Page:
Of course, to do well on the quiz it was necessary to study and show competence in what we have been studying, but we had many opportunities to show what we know, and that is always preferred. Every human is different and assessment can be a tricky thing. Two things I enjoyed as a student, and observed as a language teacher:
- Test on what and how you are taught
Were you taught something by hearing it? Test it aurally.
Were you taught something by writing it down? Test it by writing.
Of course we need to be flexible and remember that mirroring teaching and assessing 100% cannot always be performed due to logistics, time constraints, etc. but the variety of types of exercises in the quiz, showed appreciation of that. ✅
- Observe what students know and set them up for success
Without giving away Simone’s tricks of the trade, although I am sure he will Tweet them later (🐦 @bregni1), any effort you make on a quiz, whether it be a side note to yourself in the margin, and as long as you know the basic concepts of the unit themes, using code-switching (native language <> Italian) when completing full sentences in Italian (because let’s face it, this is Italian 1), it is worth attempting! #showhatyouknownotwhatyoudontknow
Oggi è mercoledì 13 febbraio,
and we were introduced to -ARE, -IRE, -ERE verbs.
“Wait, introduction? Simone, we have seen these before and actually know how to use a few of them. ”
👨🏫 Simone: (with un occhiolino 😉) “this isn’t my first rodeo”.
Okay, our Native Italian professor did not use a phrase I picked up when I moved to Texas, but you get the idea.
We are in settimana quattro, and have already been tested on basic greetings and conversation points, present tense conjugation of a few very pertinent verbs, subject pronouns, days of the week, months of the year, numbers, indefinite and definite articles, and subject-noun-adjective agreement. #i+1 💣 Boom.
Today’s Lab activity was educational, fun, motivational, interactive, and of course sparked a ton of ideas for my own teaching.
I have used Kahoot! as a Spanish teacher, but have yet to use it as an official student. In lab today we started off with a little friendly competition by engaging in a class wide Kahoot! quiz, which is always fun. This allowed us to practice and review concepts, as well as familiarize ourself with this digital platform.
Then we grouped up and created our own 5 question quiz based on content from the class.
As a learner, (io) dico “eccellente!”
As una professoressa, (io) dico 👩🏫 “note to future teaching self aka “Almost-Dr. Jones”: remember to engage the students more in teaching each other what they are currently learning. Teaching is the best way to learn!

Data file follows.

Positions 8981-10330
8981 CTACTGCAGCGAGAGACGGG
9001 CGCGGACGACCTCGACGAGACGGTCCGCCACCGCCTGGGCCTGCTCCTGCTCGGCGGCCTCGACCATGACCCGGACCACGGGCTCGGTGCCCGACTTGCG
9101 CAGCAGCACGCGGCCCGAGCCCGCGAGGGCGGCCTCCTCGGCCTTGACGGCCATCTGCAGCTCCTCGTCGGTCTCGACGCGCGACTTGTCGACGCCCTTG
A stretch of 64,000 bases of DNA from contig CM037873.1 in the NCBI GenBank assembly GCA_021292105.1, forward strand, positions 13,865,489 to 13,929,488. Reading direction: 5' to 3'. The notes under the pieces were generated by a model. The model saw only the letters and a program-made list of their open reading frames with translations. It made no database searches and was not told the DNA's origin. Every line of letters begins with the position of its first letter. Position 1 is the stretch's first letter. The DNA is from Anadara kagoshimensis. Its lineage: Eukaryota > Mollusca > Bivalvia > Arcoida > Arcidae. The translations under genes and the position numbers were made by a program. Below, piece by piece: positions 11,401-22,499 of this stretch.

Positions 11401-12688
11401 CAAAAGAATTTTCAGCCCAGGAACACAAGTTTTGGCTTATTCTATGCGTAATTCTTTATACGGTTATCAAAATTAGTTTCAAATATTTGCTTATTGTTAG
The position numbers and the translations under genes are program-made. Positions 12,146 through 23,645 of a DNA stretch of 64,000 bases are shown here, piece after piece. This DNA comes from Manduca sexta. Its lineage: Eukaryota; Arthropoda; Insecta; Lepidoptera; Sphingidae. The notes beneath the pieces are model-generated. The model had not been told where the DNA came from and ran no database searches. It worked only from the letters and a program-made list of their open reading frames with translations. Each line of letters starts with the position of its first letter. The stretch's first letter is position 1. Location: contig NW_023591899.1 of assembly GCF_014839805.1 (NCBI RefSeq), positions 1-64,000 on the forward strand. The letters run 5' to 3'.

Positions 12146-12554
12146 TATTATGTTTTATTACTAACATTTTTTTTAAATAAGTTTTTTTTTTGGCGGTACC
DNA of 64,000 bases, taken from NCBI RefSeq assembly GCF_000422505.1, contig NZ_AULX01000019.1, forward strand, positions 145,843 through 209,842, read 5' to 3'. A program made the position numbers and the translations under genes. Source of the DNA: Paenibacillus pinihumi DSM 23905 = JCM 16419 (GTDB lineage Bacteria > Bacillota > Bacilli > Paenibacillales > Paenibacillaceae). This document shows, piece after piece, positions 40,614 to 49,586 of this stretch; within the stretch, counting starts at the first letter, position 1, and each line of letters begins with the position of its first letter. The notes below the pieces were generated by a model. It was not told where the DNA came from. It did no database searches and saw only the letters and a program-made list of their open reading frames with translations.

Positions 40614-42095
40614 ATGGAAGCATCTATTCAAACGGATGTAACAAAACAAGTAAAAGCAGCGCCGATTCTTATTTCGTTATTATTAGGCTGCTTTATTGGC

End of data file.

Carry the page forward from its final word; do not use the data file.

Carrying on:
We have had this worksheet that we have been working on over the course of the past week: “Lingua e cultura: Firenze nel Rinascimento con Assassin’s Creed II“. Each day in class there is time dedicated to working on it. There are opportunities to engage in reading & listening comprehension, writing, vocabulary, and Italian slang. While we are expected to complete it on our own and turn it in this coming Friday, each day in lecture we go over certain sections as a class, and Simone provides the tools to set us up for success. I think the integration of this worksheet works well. It does not drag on or take up too much time in class, but complements other activities. We also work on it together as a team and profe makes sure we have the tools and resources necessary to understand the plot line of the story, in order to complete the worksheet. So far the pacing and expectations of this class are definitely manageable, yet I still feel challenged with quality content.
Ma, aspetta, un’altra cosa:
I am also a huge fan of incorporating music and digital realia in my own language classroom, which we also get every day in Simone’s class. As I’ve mentioned before in my Spanish classes part of the Rutina diaria includes a song in Spanish.
Our Italian song today is a great one!
Check out the song $ ‘Soldi‘ 💶 by Italian musical artist, Mahmood. He’s egiziano-italiano, quite talented, and this song is super catchy!
Plus, there is a bilingual italiano-inglese lyric version which will help us catch on even more.
Anche, I have to sneak this in, because it’s just so fun-
‘Pablo Neruda: You’ve invented a metaphor! Yes, you have.
Mario Ruoppolo: Really? But it doesn’t count because I didn’t mean to.
Pablo Neruda: Meaning is not important. Images arise simultaneously.’
Over the course of these 4 weeks, an idea has been brewing in my mind into what my final project may evolve. Hints: Polly Glot + Mono. That’s all I will say for today.
(If any of the Italian is wrong. Please remember I am a beginner. Grazie!)